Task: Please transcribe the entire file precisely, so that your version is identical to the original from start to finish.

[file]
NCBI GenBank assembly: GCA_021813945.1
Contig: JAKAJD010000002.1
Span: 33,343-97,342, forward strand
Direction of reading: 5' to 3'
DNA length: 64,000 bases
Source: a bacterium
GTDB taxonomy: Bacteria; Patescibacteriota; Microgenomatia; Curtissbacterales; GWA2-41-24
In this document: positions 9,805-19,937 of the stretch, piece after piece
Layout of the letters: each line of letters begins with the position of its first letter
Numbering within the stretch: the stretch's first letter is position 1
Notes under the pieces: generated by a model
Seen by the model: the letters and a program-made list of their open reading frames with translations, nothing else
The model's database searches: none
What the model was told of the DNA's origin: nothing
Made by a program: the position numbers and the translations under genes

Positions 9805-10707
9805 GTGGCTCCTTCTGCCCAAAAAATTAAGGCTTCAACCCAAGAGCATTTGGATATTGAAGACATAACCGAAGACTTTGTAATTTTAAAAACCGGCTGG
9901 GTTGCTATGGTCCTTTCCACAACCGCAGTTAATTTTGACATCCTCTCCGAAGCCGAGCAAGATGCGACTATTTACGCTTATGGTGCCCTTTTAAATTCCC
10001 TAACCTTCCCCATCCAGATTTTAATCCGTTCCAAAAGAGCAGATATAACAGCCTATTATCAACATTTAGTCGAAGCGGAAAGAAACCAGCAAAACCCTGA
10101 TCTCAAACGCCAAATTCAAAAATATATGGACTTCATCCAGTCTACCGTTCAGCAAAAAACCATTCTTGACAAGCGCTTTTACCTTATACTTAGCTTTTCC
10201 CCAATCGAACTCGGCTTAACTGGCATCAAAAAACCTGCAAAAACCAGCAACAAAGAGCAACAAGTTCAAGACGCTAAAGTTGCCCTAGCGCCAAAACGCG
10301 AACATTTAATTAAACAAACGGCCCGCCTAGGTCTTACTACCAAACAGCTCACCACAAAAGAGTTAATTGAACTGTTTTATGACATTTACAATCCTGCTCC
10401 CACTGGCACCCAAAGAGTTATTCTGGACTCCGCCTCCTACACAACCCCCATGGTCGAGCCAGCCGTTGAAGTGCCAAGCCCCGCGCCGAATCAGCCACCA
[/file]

NCBI GenBank assembly: GCA_021813945.1
Contig: JAKAJD010000002.1
Span: 33,343-97,342, forward strand
Direction of reading: 5' to 3'
DNA length: 64,000 bases
Source: a bacterium
GTDB taxonomy: Bacteria; Patescibacteriota; Microgenomatia; Curtissbacterales; GWA2-41-24
In this document: positions 9,805-19,937 of the stretch, piece after piece
Layout of the letters: each line of letters begins with the position of its first letter
Numbering within the stretch: the stretch's first letter is position 1
Notes under the pieces: generated by a model
Seen by the model: the letters and a program-made list of their open reading frames with translations, nothing else
The model's database searches: none
What the model was told of the DNA's origin: nothing
Made by a program: the position numbers and the translations under genes

Positions 9805-10707
9805 GTGGCTCCTTCTGCCCAAAAAATTAAGGCTTCAACCCAAGAGCATTTGGATATTGAAGACATAACCGAAGACTTTGTAATTTTAAAAACCGGCTGG
9901 GTTGCTATGGTCCTTTCCACAACCGCAGTTAATTTTGACATCCTCTCCGAAGCCGAGCAAGATGCGACTATTTACGCTTATGGTGCCCTTTTAAATTCCC
10001 TAACCTTCCCCATCCAGATTTTAATCCGTTCCAAAAGAGCAGATATAACAGCCTATTATCAACATTTAGTCGAAGCGGAAAGAAACCAGCAAAACCCTGA
10101 TCTCAAACGCCAAATTCAAAAATATATGGACTTCATCCAGTCTACCGTTCAGCAAAAAACCATTCTTGACAAGCGCTTTTACCTTATACTTAGCTTTTCC
10201 CCAATCGAACTCGGCTTAACTGGCATCAAAAAACCTGCAAAAACCAGCAACAAAGAGCAACAAGTTCAAGACGCTAAAGTTGCCCTAGCGCCAAAACGCG
10301 AACATTTAATTAAACAAACGGCCCGCCTAGGTCTTACTACCAAACAGCTCACCACAAAAGAGTTAATTGAACTGTTTTATGACATTTACAATCCTGCTCC
10401 CACTGGCACCCAAAGAGTTATTCTGGACTCCGCCTCCTACACAACCCCCATGGTCGAGCCAGCCGTTGAAGTGCCAAGCCCCGCGCCGAATCAGCCACCA